- Purchases are set to start immediately, Morgan Stanley says
- U.S. 10-year yield of 1.76% compares to minus 0.095% in Japan
Morgan Stanley says investors in Japan will rush into non-yen debt, now that the nation’s Golden Week holiday is over.
Japanese investors hunting for yield scooped up overseas bonds in February and bought a record amount in March, based on the latest data. History suggests investors will buy again following the string of holidays that ended May 5, according to Morgan Stanley. Demand may last through the Japanese business year that started April 1, the firm said in a report.
“Investors in Japan could buy non-yen bonds over the course of the fiscal year in sizes that will feel as unprecedented as the buying in February and March felt,” according to the May 6 report by analysts including Matthew Hornbach, the head of global interest-rate strategy in New York. “When should we expect investors in Japan to become more active? Our answer? Immediately.”
Money managers seeking alternatives to negative yields in Europe and Japan are flocking to higher-paying debt, sending the yield on Bank of America Corp.’s Global Broad Market Index to a record low of 1.27 percent Monday. Belgium and Ireland have tapped investor demand to sell 100-year bonds. Japan’s government may sell yen and buy dollars to curb its currency and funnel the money into Treasuries, according to Bank of America.
Japanese and U.S. bonds were little changed Tuesday, with 10-year yields in the Asian nation at negative 0.095 percent as of 6:49 a.m. in London, according to Japan Bond Trading Co.
Benchmark 10-year Treasuries yielded 1.76 percent, based on Bloomberg Bond Trader data. The price of the 1.625 percent security due in February 2026 was 98 3/4.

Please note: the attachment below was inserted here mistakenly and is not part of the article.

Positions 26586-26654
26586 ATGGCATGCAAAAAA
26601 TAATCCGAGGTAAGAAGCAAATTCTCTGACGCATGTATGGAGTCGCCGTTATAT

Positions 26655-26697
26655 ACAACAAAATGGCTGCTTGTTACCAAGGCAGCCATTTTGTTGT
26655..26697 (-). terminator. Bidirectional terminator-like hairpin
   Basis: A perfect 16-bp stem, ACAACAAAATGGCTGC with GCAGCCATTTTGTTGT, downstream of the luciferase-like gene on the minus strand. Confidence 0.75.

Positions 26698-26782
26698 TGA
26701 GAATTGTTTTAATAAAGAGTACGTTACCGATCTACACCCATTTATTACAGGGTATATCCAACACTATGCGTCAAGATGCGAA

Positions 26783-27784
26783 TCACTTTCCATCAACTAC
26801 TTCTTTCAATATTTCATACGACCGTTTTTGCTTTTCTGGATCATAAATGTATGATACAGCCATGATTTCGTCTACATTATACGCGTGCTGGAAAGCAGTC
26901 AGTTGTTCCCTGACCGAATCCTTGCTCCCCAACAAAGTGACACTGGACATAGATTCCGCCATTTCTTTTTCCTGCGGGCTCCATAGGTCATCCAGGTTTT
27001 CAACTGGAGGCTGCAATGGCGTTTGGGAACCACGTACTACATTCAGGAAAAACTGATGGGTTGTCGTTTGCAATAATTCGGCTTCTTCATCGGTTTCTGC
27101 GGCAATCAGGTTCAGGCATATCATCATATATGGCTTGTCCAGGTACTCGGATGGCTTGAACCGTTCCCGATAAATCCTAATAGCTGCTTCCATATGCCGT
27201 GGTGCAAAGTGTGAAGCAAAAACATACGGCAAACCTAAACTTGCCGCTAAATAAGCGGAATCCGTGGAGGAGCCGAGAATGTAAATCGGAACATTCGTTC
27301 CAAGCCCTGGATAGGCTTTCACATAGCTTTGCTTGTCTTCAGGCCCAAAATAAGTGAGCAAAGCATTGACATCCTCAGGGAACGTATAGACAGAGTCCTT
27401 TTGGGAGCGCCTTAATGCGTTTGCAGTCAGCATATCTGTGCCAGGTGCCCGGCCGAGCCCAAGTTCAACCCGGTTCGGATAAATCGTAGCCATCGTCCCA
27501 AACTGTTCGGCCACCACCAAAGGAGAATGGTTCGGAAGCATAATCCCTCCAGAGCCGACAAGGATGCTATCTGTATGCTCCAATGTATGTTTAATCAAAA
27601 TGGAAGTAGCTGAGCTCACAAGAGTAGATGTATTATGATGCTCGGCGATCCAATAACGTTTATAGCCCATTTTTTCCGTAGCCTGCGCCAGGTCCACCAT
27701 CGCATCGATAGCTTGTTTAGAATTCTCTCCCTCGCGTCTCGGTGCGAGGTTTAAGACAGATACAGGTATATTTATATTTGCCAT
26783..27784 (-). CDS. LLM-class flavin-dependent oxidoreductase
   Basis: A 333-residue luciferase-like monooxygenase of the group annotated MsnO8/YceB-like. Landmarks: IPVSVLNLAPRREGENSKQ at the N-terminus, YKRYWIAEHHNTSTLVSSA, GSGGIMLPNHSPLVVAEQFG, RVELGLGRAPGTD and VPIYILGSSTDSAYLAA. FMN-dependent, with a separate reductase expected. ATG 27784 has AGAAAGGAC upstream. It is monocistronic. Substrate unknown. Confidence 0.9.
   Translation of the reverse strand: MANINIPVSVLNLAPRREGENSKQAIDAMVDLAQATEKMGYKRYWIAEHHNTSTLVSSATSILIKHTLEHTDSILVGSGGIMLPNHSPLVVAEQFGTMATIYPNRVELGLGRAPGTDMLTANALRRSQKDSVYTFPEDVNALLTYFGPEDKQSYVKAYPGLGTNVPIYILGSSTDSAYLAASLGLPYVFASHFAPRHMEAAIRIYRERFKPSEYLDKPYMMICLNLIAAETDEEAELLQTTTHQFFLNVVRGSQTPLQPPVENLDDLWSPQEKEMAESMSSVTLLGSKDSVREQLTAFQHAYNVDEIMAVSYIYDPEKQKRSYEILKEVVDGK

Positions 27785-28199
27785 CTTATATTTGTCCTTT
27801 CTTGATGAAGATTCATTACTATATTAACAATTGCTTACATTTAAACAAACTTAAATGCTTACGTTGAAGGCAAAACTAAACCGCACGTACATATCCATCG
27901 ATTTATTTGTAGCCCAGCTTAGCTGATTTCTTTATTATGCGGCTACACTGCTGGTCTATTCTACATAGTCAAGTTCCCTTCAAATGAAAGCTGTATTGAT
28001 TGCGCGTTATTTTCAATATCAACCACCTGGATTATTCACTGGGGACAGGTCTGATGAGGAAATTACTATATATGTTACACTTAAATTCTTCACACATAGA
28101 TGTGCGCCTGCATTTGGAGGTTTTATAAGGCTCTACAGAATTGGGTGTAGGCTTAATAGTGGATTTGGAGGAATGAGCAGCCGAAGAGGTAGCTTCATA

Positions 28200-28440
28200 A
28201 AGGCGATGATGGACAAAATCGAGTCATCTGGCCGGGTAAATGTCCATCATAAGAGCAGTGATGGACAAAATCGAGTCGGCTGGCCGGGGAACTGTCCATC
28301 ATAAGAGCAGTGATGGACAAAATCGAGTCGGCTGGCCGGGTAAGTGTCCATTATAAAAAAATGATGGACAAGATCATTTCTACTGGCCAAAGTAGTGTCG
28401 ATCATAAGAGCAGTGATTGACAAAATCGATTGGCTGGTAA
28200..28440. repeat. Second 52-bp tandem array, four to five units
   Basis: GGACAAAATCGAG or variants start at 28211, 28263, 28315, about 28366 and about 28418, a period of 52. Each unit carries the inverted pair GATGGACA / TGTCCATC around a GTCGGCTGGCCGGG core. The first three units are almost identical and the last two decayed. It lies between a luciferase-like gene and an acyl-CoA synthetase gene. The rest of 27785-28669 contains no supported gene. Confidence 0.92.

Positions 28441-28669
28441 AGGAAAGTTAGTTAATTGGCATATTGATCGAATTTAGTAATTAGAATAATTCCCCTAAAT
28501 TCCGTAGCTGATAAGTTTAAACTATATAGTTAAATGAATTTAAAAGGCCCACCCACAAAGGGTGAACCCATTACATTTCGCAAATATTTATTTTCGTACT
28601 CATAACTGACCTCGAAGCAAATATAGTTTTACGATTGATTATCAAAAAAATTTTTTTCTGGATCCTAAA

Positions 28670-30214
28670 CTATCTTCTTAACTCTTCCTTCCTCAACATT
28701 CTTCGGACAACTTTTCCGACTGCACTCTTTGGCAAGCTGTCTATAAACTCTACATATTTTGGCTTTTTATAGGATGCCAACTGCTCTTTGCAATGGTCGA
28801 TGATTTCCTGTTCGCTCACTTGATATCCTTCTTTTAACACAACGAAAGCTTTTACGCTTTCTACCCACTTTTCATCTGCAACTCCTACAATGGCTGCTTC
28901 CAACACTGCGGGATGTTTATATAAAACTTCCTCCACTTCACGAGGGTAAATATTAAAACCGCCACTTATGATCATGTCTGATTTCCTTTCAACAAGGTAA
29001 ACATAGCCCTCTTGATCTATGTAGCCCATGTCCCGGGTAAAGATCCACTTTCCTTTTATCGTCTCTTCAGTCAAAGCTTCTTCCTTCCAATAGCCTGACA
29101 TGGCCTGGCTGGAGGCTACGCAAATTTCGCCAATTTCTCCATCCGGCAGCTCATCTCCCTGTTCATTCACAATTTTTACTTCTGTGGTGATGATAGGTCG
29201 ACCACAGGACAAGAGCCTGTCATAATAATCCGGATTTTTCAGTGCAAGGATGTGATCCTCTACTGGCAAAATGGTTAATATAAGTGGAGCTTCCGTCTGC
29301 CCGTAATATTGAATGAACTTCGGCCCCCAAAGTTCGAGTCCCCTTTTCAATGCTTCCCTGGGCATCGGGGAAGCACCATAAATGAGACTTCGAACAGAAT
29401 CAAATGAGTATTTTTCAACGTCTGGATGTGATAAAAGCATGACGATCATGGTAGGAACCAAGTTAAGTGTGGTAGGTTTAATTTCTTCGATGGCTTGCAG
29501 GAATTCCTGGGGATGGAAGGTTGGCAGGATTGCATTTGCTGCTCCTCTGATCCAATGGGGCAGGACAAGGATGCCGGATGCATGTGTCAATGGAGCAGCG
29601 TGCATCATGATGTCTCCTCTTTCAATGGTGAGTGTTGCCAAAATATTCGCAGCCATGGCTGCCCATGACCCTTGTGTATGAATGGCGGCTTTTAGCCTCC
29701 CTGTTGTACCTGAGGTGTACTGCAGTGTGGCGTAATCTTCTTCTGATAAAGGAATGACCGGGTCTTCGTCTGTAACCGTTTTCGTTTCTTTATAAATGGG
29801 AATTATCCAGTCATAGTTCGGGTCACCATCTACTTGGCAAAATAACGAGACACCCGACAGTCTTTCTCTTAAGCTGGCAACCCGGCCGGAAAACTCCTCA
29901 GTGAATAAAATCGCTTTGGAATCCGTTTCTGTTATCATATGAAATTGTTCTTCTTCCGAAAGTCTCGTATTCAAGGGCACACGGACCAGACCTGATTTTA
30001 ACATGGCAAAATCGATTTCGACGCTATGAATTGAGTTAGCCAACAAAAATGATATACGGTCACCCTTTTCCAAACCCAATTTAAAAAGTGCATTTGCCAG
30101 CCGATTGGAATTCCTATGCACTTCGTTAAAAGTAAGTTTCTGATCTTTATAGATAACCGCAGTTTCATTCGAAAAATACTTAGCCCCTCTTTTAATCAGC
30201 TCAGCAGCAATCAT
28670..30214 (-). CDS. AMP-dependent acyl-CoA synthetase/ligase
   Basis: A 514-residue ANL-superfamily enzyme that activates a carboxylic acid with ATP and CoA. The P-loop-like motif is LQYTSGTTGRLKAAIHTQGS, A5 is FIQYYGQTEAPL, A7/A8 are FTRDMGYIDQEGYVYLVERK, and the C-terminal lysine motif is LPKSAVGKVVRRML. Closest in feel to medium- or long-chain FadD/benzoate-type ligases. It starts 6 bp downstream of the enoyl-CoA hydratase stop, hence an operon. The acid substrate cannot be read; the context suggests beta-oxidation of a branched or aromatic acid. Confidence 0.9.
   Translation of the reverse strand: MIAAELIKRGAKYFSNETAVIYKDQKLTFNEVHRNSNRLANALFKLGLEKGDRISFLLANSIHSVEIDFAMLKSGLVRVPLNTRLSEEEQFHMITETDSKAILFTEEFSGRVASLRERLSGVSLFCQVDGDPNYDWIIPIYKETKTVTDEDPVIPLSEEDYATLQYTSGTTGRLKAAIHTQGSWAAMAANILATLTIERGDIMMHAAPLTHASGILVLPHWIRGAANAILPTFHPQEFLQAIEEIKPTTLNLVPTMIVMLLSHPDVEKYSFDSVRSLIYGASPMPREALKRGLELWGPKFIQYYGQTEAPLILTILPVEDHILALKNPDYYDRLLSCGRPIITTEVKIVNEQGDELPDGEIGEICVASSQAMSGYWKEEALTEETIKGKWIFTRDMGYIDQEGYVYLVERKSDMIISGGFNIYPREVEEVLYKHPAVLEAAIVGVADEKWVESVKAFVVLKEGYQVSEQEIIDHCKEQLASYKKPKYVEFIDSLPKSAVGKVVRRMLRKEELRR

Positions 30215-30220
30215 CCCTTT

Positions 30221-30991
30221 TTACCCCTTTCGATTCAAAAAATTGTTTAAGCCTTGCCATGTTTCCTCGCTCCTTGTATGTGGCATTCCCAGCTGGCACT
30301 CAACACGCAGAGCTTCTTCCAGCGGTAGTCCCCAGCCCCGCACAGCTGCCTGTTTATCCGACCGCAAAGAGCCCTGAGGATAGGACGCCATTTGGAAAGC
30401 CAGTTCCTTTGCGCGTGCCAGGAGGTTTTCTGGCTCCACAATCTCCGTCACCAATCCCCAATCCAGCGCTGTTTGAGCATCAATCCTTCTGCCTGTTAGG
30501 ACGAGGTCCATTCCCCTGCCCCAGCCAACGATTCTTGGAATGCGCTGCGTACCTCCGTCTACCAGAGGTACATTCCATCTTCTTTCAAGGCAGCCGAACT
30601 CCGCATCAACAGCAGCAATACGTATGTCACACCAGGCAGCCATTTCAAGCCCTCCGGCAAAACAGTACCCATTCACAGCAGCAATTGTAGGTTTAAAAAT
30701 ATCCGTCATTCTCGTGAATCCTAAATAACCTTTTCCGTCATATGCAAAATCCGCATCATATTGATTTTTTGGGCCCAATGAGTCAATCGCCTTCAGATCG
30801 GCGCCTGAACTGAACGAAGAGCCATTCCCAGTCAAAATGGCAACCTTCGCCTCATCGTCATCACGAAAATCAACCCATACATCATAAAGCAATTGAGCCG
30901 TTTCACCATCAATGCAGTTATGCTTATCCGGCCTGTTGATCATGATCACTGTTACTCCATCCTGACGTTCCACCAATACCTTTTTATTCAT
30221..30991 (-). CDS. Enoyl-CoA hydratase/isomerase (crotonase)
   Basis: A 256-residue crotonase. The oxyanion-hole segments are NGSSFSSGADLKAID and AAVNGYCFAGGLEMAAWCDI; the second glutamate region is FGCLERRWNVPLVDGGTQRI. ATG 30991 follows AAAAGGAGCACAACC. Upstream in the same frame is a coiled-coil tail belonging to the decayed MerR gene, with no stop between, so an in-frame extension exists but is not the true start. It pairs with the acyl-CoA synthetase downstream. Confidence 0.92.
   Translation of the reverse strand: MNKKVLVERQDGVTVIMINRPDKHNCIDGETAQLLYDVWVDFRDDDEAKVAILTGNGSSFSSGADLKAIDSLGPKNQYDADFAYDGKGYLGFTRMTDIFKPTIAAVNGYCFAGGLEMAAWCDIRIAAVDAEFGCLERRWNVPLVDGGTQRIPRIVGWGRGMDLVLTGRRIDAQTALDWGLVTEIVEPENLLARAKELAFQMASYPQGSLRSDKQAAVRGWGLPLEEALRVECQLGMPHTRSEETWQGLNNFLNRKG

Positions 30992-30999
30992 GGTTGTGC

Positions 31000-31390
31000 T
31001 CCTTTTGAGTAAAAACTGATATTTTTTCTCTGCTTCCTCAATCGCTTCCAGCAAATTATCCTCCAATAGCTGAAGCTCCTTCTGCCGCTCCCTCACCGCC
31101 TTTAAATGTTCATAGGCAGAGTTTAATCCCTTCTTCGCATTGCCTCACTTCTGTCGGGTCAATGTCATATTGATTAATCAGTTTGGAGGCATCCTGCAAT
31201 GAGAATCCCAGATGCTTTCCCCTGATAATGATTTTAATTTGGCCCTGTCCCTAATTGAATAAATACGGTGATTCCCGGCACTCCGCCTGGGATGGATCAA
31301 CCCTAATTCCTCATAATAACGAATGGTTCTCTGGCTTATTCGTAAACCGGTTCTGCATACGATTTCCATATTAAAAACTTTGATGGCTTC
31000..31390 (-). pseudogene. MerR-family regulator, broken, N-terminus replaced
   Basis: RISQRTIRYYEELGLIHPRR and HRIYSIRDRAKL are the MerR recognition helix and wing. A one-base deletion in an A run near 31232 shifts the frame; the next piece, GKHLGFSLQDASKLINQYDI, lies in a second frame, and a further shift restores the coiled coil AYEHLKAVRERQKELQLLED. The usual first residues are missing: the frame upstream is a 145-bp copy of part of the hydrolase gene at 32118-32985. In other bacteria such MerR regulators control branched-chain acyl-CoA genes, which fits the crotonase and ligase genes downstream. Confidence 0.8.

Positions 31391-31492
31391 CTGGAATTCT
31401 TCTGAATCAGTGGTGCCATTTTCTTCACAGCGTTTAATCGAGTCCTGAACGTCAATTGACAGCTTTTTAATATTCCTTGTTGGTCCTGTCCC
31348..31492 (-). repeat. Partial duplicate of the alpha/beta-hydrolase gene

Japan’s purchases will probably be focused on five- to 15-year maturities, according to Morgan Stanley, which is one of the 23 U.S. primary dealers that underwrite the government debt. Investors in the Asian nation bought a net 5.21 trillion yen ($48 billion) of overseas bonds in March, the highest level in Finance Ministry data that go back to 2001.
Hornbach, in the middle of March, published a report saying 2016 may be the Year of the Bull for bonds. The Bank of America broad-market index has gained 1.8 percent since then. It’s up 3.9 percent in 2016, versus about 1 percent in 2015.
This is an especially good time for Japanese investors to act because the yen is rallying, said Toshifumi Sugimoto, the chief investment office at Capital Asset Management. Japan’s currency has strengthened 11 percent versus the dollar this year.
U.S. 10-year yields will fall to 1.5 percent by Dec. 31 as Treasuries attract funds from outside the U.S., according to Sugimoto, who has 30 years of experience in bonds.
“We will see low long-term interest rates globally,” he said.
Japan would use dollars obtained in any currency intervention to buy U.S. Treasuries, or USTs, according to the Bank of America report Monday by analysts including Shyam S. Rajan, Adarsh Sinha, Yang Chen and Athanasios Vamvakidis. The reason is that the amount of securities in the nation’s reserve portfolio is shrinking while deposits are increasing, according to the report.
“Given that ‘cash’ levels are already high, we believe any intervention proceeds will likely be immediately invested into global government bonds,” the analysts wrote. “UST buying could be quick.”